here, here, and here, for instance) who would disagree. And they all have the cool stuff to prove it.
I’m not sure about the psychology of a collector, whether it’s sheer greed (I want that), childish wonder (I want that), whether they’re building a comfortable nest or a wall of separation, but each one believes that the planet is not glass case enough and dedicates large parts of their lives and finances to gathering stuff within a delineated area, where, under ideal conditions, it is catalogued, displayed, cared for, and regularly appreciated.
So on to a guy that collects bizarre taxidermy and human body parts.
Trundle Manor is located in Swissvale, PA, a suburb of Pittsburgh, at 7724 Juniata St. It’s a private collection in a private residence that only in the past year and a half or so has been open to the public. There’s no entry fee, but donations are accepted. Dead animals don’t come cheap, except when they do.
Of course, since the collection is displayed in the curator’s own house, visits are by appointment only. That sounds pretty formal, but all it takes is just a quick text message to see if your would-be hosts are in. Their contact info is right on their website and they’re pretty laid back and eager to show their collection. For me it was a brief email a night or two before. And then a day or so of the usual worry about entering a stranger’s home. Especially this time, since it was a stranger with a cleaver collection.
I just kept telling myself that Leatherface never made a website.
Now, anybody with a credit card can collect mass-marketed, factory-produced, officially licensed merchandise. But Trundle Manor houses the type of collection that takes more effort and soul-investment than the mere filling up of an Amazon.com cart. This kind of collecting has a tradition that goes back hundreds of years to the teen centuries of Europe. In Germany, it was called a Wunderkammer (or wonder chamber) and in England it was known as a cabinet of curiosities.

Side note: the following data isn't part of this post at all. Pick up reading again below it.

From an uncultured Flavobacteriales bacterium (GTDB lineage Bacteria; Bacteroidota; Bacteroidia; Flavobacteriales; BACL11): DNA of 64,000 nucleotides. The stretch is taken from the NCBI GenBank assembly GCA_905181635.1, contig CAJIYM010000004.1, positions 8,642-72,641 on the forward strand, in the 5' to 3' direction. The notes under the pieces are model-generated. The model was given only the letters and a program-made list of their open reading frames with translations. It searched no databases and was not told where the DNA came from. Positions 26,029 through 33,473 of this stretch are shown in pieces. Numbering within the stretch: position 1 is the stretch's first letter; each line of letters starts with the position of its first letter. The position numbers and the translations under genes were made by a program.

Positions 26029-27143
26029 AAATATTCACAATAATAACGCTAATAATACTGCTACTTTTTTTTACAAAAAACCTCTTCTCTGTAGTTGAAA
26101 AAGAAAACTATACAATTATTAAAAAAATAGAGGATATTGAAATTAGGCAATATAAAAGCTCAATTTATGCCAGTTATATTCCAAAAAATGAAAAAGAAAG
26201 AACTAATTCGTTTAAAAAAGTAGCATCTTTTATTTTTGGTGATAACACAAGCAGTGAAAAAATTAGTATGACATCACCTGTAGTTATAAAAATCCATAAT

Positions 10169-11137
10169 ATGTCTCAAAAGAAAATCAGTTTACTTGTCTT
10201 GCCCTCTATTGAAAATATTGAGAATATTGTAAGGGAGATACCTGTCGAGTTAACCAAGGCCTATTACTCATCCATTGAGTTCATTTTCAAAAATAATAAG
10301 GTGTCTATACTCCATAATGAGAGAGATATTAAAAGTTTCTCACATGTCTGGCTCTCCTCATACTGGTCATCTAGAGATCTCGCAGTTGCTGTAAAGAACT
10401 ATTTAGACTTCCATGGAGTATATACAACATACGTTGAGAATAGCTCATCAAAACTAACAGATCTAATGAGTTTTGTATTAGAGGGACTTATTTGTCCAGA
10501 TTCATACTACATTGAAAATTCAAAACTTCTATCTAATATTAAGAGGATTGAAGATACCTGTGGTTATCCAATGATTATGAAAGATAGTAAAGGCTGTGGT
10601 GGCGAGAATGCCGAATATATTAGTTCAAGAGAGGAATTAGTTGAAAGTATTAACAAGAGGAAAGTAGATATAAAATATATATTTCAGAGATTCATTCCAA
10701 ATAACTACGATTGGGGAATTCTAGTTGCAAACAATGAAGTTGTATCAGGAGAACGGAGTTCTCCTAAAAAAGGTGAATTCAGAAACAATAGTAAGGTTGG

The man responsible for the Wunderkammer that is Trundle Manor is Anton Miriello, although he goes by the name Mr. ARM (I didn’t ask about the acronym, but I assume it’s his initials). His girlfriend Rachel Rech, who curates alongside him, goes by the name Velda von Minx. But don’t let the nom-de-guerres put you off. The manor isn’t awkward theater. They’ve merely adopted quirky personas to fit a quirky collection. It’s subtle showmanship. They’ll certainly have a normal conversation with you. Well, as normal as it can be when the topic is infant speculums and mummified cats.
The collection is pretty far-ranging, but definite themes, or sub-collections, are instantly recognizable. One of the first we noticed was the taxidermy. And that’s because they have a stuffed black bear in a top hat on their dining room table large enough to make eating off said table awkward. Or at least difficult. Although relating the boring events of your workday to each other is probably a lot more fun through a bear’s crotch.
Unfortunately, we couldn’t stay long enough to do any of that. We had to be four hours away before bedtime, and they had tickets to a Tim and Eric show. They gave us certificates that officially acknowledged our visit to Trundle Manor, as well as two small vials of liquid, each with a baby octopus tentacle in it. They were meant to be keepsakes, but I think they’re going to be piece one and piece two of our own imminently begun Wunderkammer.
Anybody got a spare tumor that you’re willing to part with?